But it was hard. No I'm not zoomed in on this photo, he was that close.

Like other zoos, South Lakes has set feeding times for you to come along to and see the animals being fed, but unlike any zoo I've been to, you're allowed to feed the animals too. Even typing this out now is making me feel excited. Because I can remember feeding the giraffes...

...Which are huge by the way. I mean you know giraffes are big but I've never been this close to one before and it's not until their head is too big to get in shot that you realise the sheer size of these guys. They were actually pretty gentle when they were taking the leaves out of your hands, although you did run the risk of getting a lick from a very big tongue.

I have also fed Humboldt Penguins...

....Which are kind of smelly. That's what 12 tonne of fish will do for you. These guys were super gentle. You just dangled a fish above them and put it straight in their beaks. They get pretty mad if you don't appear to be supplying them with fish though, a few people had their cameras and their shoelaces pecked at.

We also fed the lemurs. They had grapes for dinner and were hilarious - all the animals know the score and know just what feeding times mean. They all lined up mostly neatly along the barriers to be nicely fed. The lemur that The Person fed was incredibly cute and put their little lemur hand on his to take the grape from him. Mine was a little snatchier, but I loved him just the same.

We saw the jaguars and lions being fed, which involved the keepers hanging chickens off 12 foot poles and then letting the kitties in to clamber up and pull them down.

I could go on. And on. And on. And on. And probably on. But I'll stop there. 

You get my drift. It was amazing.

And even more amazing is the attention South Lakes puts on conservation, they are ultimately geared towards the conservation of species of wild animals (a point which is somewhat hammered home in the talks they give - less info about conservation and more interesting facts about the animals would have been appreciated) and there are plenty of opportunities to either adopt animals or contribute in some other way to their programmes.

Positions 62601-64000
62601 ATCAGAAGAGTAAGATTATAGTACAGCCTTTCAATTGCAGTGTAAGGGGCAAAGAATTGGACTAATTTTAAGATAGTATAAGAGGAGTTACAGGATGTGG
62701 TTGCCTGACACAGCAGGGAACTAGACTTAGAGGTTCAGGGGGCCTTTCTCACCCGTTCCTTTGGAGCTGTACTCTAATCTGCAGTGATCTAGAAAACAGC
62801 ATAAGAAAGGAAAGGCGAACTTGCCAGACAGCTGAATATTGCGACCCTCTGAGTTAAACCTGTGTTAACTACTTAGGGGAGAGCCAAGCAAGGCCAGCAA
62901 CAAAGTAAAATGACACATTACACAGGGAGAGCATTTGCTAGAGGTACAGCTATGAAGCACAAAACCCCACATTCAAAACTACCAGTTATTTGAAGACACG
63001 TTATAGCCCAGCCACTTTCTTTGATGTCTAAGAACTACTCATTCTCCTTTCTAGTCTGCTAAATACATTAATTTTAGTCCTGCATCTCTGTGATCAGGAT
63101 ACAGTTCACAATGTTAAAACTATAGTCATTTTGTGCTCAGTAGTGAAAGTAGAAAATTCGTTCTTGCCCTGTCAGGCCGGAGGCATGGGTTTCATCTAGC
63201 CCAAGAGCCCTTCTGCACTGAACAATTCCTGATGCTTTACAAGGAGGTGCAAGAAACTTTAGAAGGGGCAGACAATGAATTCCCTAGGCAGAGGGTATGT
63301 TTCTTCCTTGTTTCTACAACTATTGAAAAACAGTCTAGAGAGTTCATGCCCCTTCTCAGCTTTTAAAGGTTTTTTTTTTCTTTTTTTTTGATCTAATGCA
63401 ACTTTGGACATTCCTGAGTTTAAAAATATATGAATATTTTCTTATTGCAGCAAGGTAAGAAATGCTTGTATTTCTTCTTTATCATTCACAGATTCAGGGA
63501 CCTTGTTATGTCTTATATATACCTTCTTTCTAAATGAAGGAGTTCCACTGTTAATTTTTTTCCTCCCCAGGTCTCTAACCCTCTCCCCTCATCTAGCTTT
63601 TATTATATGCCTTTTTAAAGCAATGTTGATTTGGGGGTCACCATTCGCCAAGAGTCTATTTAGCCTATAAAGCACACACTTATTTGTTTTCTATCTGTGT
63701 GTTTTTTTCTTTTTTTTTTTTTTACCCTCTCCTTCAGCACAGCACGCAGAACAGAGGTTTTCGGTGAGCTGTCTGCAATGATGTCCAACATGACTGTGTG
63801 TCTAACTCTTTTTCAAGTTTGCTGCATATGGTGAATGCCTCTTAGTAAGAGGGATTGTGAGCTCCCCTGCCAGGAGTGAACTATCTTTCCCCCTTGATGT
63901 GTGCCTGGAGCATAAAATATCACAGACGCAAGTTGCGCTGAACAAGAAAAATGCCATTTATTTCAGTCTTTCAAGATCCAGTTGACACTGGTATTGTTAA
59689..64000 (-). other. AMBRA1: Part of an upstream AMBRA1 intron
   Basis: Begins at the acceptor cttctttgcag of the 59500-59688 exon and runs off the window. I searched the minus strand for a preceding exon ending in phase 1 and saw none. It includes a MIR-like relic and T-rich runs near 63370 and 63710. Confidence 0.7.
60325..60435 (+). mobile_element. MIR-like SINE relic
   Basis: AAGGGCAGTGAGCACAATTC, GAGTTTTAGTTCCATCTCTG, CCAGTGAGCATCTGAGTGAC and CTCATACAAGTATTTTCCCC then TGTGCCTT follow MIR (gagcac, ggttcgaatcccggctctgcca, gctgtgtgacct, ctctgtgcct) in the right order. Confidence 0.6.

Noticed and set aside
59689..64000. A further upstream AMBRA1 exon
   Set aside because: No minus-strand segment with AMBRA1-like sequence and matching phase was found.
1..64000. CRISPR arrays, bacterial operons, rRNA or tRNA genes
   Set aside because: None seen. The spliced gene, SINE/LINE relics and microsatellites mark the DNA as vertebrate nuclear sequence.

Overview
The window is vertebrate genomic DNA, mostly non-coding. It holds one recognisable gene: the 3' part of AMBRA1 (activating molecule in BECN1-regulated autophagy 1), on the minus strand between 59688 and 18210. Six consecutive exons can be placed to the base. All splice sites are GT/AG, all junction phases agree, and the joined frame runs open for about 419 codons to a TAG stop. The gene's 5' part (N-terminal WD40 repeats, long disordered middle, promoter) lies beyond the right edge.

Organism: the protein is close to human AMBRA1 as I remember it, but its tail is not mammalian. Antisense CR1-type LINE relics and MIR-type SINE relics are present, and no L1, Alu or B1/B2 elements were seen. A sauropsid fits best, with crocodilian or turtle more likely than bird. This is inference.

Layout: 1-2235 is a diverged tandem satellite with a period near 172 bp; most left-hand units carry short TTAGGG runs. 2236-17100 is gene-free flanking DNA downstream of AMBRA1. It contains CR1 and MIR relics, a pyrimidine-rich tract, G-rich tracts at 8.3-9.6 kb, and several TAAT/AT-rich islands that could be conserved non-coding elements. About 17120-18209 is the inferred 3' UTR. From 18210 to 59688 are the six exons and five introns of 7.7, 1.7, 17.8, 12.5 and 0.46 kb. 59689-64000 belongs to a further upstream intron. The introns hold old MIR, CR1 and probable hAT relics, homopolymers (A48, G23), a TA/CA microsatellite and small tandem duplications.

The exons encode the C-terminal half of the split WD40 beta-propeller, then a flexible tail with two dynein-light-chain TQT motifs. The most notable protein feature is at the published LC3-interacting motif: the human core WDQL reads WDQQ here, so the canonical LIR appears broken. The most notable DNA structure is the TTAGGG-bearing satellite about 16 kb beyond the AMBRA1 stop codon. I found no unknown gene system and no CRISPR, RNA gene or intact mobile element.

In short?

The Person wins the prize for best magical mystery tour ever.

And I even has a lemur of my own!

Wednesday, 8 June 2011

Crazy Cat Lady Part 11 - Harry

As I said in my last post, I'm living at my Dad's house at the moment. This is great in many ways but for one rather huge one.

A distinct lack of furry people.

My whole life has been filled with cats. As long as I've been alive, there's been a cat there. There are stories of Smudge lying like one of the lions in Trafalgar Square alongside my Moses basket. Apart from when I was at university, there's been a total period of about 4 months when I haven't had a cat at home.

Here at Dad's there are no cats for me. They're not cat people, they obviously had Jess, but since she died there's no piece of fur to cuddle up to and quite frankly it sucks.

I mean who the hell are you supposed to talk to if there isn't a cat wandering about? Talking to myself just makes me feel plain batty. Talking to a cat is just like talking to another person. (Isn't it?!)

Me being me, I'm always on the look out for another cat to make friends with and I've been in luck at Dad's. Now that Jess isn't around anymore, moggies have begun to come into the garden to make it their own. Most of them are irritatingly skittish. Why don't they realise that I'm lovely?

But I have managed to make friends with next door's cat, Harry.

Harry lives with his sister Daisy - she looks just like Harry but is minus a tail. Harry comes and sunbathes on the path in the garden, and sometimes comes and braves it on the patio.

Our relationship is fragile to tell you the truth. Sometimes he likes me and is happy to come and have a stroke, sometimes he runs from me as if I'm a cat-stealing ogre.

If his owners are in their garden he's more likely to stay with me and roll about and have a flirt. I think he needs the reassurance of their presence. When they're talking to me I guess he figures I'm unlikely to put my cat-stealing plan into action and is happy to hang about.

It's not perfect but it will do. And let's face it, I have another 2 months to put my plan into full action.

He will be mine.

*cue evil laugh*